Power Rangers (2017)

DVD Cover (Lions Gate)
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Overall Rating 59%
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Ranked #1,503
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When Earth is on the verge of an alien invasion, five teenagers, who are infused with superhuman abilities, must harness their newfound powers to battle this threat - as the Power Rangers. --IMDb
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Review by Crispy
Added: April 8, 2017
Lately, gritty takes on nostalgia has been Hollywood's bread and butter and the Power Ranger craze of the early 90s is the latest franchise to be given a darker re-imagining.

In the small California town of Angel Grove, high school quarterback Jason Scott is basically a celebrity. And he hates it. Despite having the adoration of the entire town and scouts lined up at the door for him, he's constantly getting into trouble and his latest prank has earned him an ankle bracelet and the rest of the year spending his Saturdays in detention. His first day, he earns the affection of Billy Cranston after protecting him from a bully, and being something of a tech wiz, he hacks Jason's ankle bracelet in exchange for a ride up to the quarry. Him and his dad used to mine up there, so he's wired an explosion to see what secrets the rocks hold. Meanwhile, Jason has set out on his own and ran into Kimberly, another student enjoying her Saturdays at school, and the pair rush back to Billy when they hear the detonation, along with two other loner teens who happened to be in the area, Zack and Trini. Turns out the mountain indeed held one of hell of a secret: five colored coins that have given the teens extraordinary strength and agility. Returning to the scene the following day for answers, they find them in the most unlikeliest of places. In a spaceship buried deep underground, the group meets Zordon and his robotic assistant Alpha 5, who tell them that they've been chosen to defend the earth as the Power Rangers, an armored band of superheroes. Just in time, as a former Ranger who betrayed her team, Rita Repulsa, has risen from the depths of the ocean and begun a mission to dig into the Earth's crust and steal the Zeo Crystal, the source of all life on the planet.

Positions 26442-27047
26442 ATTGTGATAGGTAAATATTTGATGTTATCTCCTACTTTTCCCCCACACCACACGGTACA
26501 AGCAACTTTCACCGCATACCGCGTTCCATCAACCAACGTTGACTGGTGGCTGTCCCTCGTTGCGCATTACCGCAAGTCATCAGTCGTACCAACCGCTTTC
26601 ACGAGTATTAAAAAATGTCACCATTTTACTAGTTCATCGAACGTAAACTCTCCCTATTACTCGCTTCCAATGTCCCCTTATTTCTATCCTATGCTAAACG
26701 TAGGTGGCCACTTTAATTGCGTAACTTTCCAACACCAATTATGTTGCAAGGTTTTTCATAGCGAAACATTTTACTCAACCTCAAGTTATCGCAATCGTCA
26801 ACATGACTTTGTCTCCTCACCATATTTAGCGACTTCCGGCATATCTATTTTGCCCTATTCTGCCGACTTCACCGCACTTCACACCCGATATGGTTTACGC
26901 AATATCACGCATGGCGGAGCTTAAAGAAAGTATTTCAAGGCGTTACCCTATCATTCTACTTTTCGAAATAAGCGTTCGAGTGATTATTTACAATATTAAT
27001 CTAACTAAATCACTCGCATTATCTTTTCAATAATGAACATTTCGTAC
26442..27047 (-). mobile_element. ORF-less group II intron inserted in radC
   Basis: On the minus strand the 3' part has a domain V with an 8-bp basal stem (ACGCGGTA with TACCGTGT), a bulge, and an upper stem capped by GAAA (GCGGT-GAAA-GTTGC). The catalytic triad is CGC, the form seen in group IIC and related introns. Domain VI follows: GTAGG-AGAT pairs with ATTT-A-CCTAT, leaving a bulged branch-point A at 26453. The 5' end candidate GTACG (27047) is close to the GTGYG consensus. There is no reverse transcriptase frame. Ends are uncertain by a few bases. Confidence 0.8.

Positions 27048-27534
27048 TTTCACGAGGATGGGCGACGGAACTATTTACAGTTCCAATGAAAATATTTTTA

The thing to understand about Power Rangers is that it's very much an origin story. Judging by the trailers, we've been worried for awhile that the grand majority of the movie would be lacking some Ranger action until the third act. While this is true, I have to admit that it worked. You see, these five teenagers are not the saccharine group from the early 90s; while they're relatively good-hearted kids, they've all got their personal dysfunctions. It plays out very much like The Breakfast Club, and just like that classic film, watching these five work through their problems after being thrown together worked out brilliantly. To that end, I wouldn't call this remake gritty, it's just heavier. Some of the kids are dealing with losing parents, some are dealing with alienation, and when they finally address these issues, there are some very real emotions giving these scenes some weight. And yet, as often as this movie leans towards darker, more serious content, there's still plenty of humor in there to balance it out. To their credit, the filmmakers were able to marry the juxtaposition without the jokes feeling forced or cheapening the serious moments.